Spring is upon us and growth and change is a fitting topic to explore this time of year. Here are four changes we saw in courses that we’d love to share with you, as well as the instructor’s perspective on these changes.
Adding Choice to Invigorate a Boring Assignment
Course: Introduction to Sociology, UW Flexible Option
Old: Students reviewed graphical U.S. census data and compared racial and ethnic populations over time.
New: Students can choose to conduct research on stratification or attend and analyze a community experience through the lens of race and ethnicity, gender, or social class.
Dr. Gregory Peter shared his thoughts on developing the new assessment:
I wanted to change the assignment because it was a simple and somewhat boring graphing assignment about using census data. I was getting tired of grading it, and it didn’t really have a lot of meaning to the students. Laurie [my instructional designer] suggested that we think of something more experiential that the students could relate to. I usually try to get my students to apply Sociological concepts to their own lives or to current events as a way of making it relevant to them but also as a way of realizing how useful Sociology can be in everyday life.
The assignments we created are much closer to that goal and I am really happy with them. Laurie was really the impetus in making the suggestions. I just helped brainstorm ideas on how we might go about it. The nice thing about being a mid-career faculty member is that I finally really know my material and how to deliver it to the students, and that is really satisfying.
Enlivening Discussion Boards through Debate
Course: Introduction to the Study of Religion, UW Flexible Option
Old: Students watch a video related to a religion topic and write a brief reflection.
New: Students watch a video on a religion topic, then debate that topic with each other on the discussion board.
Dr. James Powell reflected on how the discussion was a positive change:
I can see that some of them really enjoy addressing the arguments of other students and/or me (I post pro and con posts also). It is a great positive and something I include in every course I have developed since then.
Practicing for Projects through Group Problem-Solving
Course: Programming I, Applied Computing Program
Old: Students participate in weekly discussions on programming-related topics.
New: Students participate in small group problem-solving scenarios on the discussion board to practice their skills for the programming projects.
Dr. Ahmad Abuhejleh reflected on why he changed the discussions in his course:
After teaching the course for a couple of years, I found out through discussion questions, email, feedback, course evaluation that there are two areas students struggle with: the first exam and course programming projects. To remedy that, we created a discussion with each project where I gave similar code but different problems and asked the students to debug them and find what went wrong. The problems that I injected in these discussions are logically similar to the ones that the students run into while doing their projects.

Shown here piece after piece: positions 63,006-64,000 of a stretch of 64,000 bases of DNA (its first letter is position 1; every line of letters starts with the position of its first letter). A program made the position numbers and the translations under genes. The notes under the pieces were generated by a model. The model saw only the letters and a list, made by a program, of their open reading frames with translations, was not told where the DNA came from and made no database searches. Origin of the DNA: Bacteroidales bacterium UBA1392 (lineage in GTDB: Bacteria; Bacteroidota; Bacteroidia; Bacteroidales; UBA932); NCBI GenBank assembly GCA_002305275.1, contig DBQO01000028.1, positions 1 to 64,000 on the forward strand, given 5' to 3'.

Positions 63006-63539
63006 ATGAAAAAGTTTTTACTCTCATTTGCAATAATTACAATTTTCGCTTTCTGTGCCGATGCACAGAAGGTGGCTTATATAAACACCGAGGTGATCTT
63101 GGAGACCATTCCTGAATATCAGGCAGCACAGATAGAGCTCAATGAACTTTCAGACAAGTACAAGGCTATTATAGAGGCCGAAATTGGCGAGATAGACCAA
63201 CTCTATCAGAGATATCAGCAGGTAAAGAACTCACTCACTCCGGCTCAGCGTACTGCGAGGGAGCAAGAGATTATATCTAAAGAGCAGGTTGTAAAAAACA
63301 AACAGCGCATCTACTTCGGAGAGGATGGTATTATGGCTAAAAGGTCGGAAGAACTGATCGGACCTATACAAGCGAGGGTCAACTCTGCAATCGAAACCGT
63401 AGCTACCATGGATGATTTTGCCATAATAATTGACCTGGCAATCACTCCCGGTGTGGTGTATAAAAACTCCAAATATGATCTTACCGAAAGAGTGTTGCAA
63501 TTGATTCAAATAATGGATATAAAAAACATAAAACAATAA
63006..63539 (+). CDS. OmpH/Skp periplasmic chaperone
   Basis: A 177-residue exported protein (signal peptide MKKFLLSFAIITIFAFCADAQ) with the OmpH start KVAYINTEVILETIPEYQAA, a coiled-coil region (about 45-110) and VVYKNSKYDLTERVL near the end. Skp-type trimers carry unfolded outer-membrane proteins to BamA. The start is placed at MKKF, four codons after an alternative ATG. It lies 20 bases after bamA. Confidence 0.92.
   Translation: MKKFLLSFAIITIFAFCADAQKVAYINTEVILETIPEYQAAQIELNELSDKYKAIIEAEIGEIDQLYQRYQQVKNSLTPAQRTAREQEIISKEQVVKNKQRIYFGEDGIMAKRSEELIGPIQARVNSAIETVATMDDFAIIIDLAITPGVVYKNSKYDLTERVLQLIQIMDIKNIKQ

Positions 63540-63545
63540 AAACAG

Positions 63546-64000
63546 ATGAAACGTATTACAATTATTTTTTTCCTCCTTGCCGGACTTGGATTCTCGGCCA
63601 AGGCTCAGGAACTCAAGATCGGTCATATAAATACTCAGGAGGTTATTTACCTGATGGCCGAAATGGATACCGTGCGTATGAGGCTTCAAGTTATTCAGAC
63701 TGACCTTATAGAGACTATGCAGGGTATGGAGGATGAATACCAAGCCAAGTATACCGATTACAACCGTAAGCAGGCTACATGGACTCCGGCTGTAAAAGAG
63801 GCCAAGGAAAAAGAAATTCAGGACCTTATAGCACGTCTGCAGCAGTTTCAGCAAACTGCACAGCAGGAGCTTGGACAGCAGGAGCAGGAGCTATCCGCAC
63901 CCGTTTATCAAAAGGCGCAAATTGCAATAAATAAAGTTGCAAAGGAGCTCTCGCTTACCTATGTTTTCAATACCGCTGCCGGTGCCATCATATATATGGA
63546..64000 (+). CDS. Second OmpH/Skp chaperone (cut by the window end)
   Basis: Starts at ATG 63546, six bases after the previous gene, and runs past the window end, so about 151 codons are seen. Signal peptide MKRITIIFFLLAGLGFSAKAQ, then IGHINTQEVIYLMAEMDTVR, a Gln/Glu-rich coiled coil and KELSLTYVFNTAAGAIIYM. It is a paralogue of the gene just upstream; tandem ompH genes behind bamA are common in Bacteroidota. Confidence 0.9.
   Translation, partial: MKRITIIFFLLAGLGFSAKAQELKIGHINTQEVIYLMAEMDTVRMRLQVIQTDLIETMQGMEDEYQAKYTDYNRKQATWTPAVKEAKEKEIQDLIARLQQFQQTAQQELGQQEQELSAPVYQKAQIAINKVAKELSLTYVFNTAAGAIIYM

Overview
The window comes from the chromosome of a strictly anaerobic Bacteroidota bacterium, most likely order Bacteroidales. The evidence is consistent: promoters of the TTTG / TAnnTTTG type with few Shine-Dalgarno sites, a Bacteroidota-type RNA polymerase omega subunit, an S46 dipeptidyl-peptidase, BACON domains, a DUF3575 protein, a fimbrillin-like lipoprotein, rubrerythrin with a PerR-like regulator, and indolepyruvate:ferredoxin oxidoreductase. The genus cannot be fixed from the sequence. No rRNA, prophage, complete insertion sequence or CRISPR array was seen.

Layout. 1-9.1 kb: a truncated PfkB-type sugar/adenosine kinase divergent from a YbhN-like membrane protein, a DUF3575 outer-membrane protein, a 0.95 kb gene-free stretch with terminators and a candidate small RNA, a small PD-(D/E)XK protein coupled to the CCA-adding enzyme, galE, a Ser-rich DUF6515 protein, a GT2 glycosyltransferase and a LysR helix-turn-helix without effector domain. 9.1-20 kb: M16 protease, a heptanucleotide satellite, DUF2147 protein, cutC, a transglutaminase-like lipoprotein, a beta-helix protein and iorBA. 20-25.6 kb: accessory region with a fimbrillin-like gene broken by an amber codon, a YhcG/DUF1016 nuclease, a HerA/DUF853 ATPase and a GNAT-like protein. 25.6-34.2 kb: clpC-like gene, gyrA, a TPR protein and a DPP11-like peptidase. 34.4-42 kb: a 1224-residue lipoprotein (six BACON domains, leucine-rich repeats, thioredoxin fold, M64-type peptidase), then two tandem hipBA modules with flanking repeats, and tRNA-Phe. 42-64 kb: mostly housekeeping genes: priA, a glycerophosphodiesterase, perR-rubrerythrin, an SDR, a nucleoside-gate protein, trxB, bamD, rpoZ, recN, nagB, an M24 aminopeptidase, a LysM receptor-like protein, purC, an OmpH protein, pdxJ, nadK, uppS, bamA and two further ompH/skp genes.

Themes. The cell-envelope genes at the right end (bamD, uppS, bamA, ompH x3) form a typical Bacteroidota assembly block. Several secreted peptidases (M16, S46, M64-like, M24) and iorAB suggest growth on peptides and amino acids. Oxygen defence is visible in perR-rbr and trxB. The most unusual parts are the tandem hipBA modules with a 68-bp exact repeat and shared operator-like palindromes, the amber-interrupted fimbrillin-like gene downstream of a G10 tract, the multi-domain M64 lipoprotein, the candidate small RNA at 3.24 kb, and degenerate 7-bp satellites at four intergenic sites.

Creating Connections with Collaborate Ultra
Course: Object-Oriented Programming, Applied Computing
Old: Students asked for help with programming work via email or discussion board.
New: Students meet with the instructor using Collaborate Ultra (web conferencing tool that integrates with Canvas) to get help in real-time with visuals.
Dr. Anthony Varghese shared what a big difference using a web conferencing tool made in reaching his students:
I was able to use Collaborate [Ultra] with a couple of students, and it wasn’t perfect but the screen sharing really helps with debugging students’ programs. I would say it was crucial to helping some students out of the trouble they were having! … Before I used Collaborate, I did not have anything to offer as far as helping online students in an interactive way—we had to exchange many messages back and forth over time. The only other thing is that sometimes a student might feel really isolated and reaching out with just a couple of interactive one-on-one sessions really helps them out.
Little Changes, Big Changes
As you can see, there are so many little and big ways to make a change for the better in a course. From re-designing a course at revision time to changing the method you use to communicate with students, there are so many ideas to try out. We’d love to learn about the changes you’ve made—please comment below and share with us!